The floral oils are obtained from elaiophores which are the glands in flowers which produce oil.[4] Tapinotaspidini females coat their nest cell wall in floral oils.[1][3] Females additionally combine the floral oils with pollen as a food source for their larvae.[1][3][5] Thus, Tapinotaspidini benefit from the floral oils and support pollination in plants via the transfer of pollen grains.[3] This gives rise to a mutualistic relationship.[3] Moreover, it is recognised that Tapinotaspidini males partake in floral oil-collecting but the rationale behind this is uncertain.[1][3][5]


  • Arhysoceble[6]
  • Caenonomada
  • Chalepogenus
  • Monoeca
  • Paratetrapedia
  • Tapinotaspis
  • Tapinotaspoides
  • Trigonopedia


  1. ^ a b c d e f g h i j k l m n o Martins, Aline Cristina; Alves-dos-Santos, Isabel (October–December 2013). "Floral-oil-producing Plantaginaceae species: geographical distribution, pollinator rewards and interactions with oil-collecting bees". Biota Neotropica. 13: 77–89. doi:10.1590/S1676-06032013000400008. ISSN 1676-0611.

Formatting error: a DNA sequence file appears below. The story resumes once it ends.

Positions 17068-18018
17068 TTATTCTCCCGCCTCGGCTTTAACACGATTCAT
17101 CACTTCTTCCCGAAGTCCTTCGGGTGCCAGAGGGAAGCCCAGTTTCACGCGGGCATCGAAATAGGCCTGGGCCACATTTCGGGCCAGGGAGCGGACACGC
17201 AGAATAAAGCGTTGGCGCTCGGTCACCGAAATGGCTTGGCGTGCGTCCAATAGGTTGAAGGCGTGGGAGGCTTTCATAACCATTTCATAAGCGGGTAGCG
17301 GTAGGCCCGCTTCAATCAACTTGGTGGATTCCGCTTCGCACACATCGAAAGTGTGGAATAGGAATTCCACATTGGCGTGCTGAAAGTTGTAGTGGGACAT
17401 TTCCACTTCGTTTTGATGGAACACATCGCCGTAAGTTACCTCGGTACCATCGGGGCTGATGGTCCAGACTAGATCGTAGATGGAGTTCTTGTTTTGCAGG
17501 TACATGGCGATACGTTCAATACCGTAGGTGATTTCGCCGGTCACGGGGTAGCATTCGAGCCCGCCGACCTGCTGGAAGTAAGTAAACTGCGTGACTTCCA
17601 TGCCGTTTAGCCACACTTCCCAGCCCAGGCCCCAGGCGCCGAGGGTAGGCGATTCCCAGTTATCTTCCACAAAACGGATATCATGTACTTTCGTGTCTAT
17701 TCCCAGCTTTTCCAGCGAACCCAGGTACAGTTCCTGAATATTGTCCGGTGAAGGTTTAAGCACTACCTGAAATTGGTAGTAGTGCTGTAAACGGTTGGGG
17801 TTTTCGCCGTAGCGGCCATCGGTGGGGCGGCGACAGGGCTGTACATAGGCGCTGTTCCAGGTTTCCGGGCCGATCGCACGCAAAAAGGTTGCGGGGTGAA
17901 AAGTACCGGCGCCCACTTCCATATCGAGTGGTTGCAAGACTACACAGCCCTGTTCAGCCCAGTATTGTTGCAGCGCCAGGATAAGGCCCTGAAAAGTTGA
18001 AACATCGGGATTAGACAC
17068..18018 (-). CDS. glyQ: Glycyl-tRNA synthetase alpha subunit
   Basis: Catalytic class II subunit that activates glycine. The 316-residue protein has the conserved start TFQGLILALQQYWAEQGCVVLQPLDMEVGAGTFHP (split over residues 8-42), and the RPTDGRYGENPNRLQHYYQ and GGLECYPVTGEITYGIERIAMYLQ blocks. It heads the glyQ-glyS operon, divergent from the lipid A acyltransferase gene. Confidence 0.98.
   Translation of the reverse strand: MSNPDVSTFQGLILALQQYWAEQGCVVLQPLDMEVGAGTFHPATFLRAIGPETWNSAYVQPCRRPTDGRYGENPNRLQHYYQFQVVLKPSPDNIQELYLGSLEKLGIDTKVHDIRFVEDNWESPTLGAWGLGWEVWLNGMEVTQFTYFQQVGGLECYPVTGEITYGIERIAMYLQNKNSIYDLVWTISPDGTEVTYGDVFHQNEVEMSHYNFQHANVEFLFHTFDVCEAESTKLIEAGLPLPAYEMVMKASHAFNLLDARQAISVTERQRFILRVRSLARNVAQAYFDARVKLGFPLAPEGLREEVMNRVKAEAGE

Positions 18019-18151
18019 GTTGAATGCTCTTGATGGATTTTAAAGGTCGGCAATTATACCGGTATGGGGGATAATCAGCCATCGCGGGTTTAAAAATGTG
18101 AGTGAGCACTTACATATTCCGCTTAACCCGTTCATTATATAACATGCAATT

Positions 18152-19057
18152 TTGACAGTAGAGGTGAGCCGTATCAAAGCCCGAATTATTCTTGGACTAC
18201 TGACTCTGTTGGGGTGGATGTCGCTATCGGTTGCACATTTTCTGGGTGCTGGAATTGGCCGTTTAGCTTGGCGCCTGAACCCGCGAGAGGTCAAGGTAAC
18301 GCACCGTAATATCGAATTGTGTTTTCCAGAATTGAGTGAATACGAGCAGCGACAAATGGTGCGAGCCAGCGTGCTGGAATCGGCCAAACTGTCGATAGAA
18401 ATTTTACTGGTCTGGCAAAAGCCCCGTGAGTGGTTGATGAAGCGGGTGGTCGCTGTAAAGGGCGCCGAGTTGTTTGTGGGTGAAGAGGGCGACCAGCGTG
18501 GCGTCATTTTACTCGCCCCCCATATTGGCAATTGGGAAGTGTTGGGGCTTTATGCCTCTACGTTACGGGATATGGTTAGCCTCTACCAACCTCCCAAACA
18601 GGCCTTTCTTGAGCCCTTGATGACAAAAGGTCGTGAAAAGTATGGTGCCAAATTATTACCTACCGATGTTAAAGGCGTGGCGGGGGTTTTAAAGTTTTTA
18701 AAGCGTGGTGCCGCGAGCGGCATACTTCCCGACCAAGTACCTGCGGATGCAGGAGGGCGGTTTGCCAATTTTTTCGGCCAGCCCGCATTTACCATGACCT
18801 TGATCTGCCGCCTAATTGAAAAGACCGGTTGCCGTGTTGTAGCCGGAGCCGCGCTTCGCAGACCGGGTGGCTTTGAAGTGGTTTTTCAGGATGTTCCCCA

2. ^ a b c d e f g h i j Aguiar, Antonio J. C.; Melo, Gabriel A. R.; Vasconcelos, Thais N. C.; Gonçalves, Rodrigo B.; Giugliano, Lilian; Martins, Aline C. (2020-02-01). "Biogeography and early diversification of Tapinotaspidini oil-bees support presence of Paleocene savannas in South America". Molecular Phylogenetics and Evolution. 143: 106692. doi:10.1016/j.ympev.2019.106692. ISSN 1055-7903.
  3. ^ a b c d e f g h i j k l Martins, Aline C.; Aguiar, Antonio J. C.; Alves-dos-Santos, Isabel (2013-07-01). "Interaction between oil-collecting bees and seven species of Plantaginaceae". Flora - Morphology, Distribution, Functional Ecology of Plants. 208 (7): 401–411. doi:10.1016/j.flora.2013.07.001. ISSN 0367-2530.
  4. ^ a b c d e f g h i j k l m Pinheiro, Mardiore; Alves-dos-Santos, Isabel; Sazima, Marlies (2017-06-01). "Flowers as sleeping places for male bees: somehow the males know which flowers their females prefer". Arthropod-Plant Interactions. 11 (3): 329–337. doi:10.1007/s11829-017-9532-6. ISSN 1872-8847.
  5. ^ a b Etl, Florian; Franschitz, Anna; Aguiar, Antonio J. C.; Schönenberger, Jürg; Dötterl, Stefan (2017-07-01). "A perfume-collecting male oil bee? Evidences of a novel pollination system involving Anthurium acutifolium (Araceae) and Paratetrapedia chocoensis (Apidae, Tapinotaspidini)". Flora. Patterns and mechanisms in plant-pollinator interactions. 232: 7–15. doi:10.1016/j.flora.2017.02.020. ISSN 0367-2530.
  6. ^ Michener, Charles D. (2000). The Bees of the World (2nd ed.). Johns Hopkins University Press.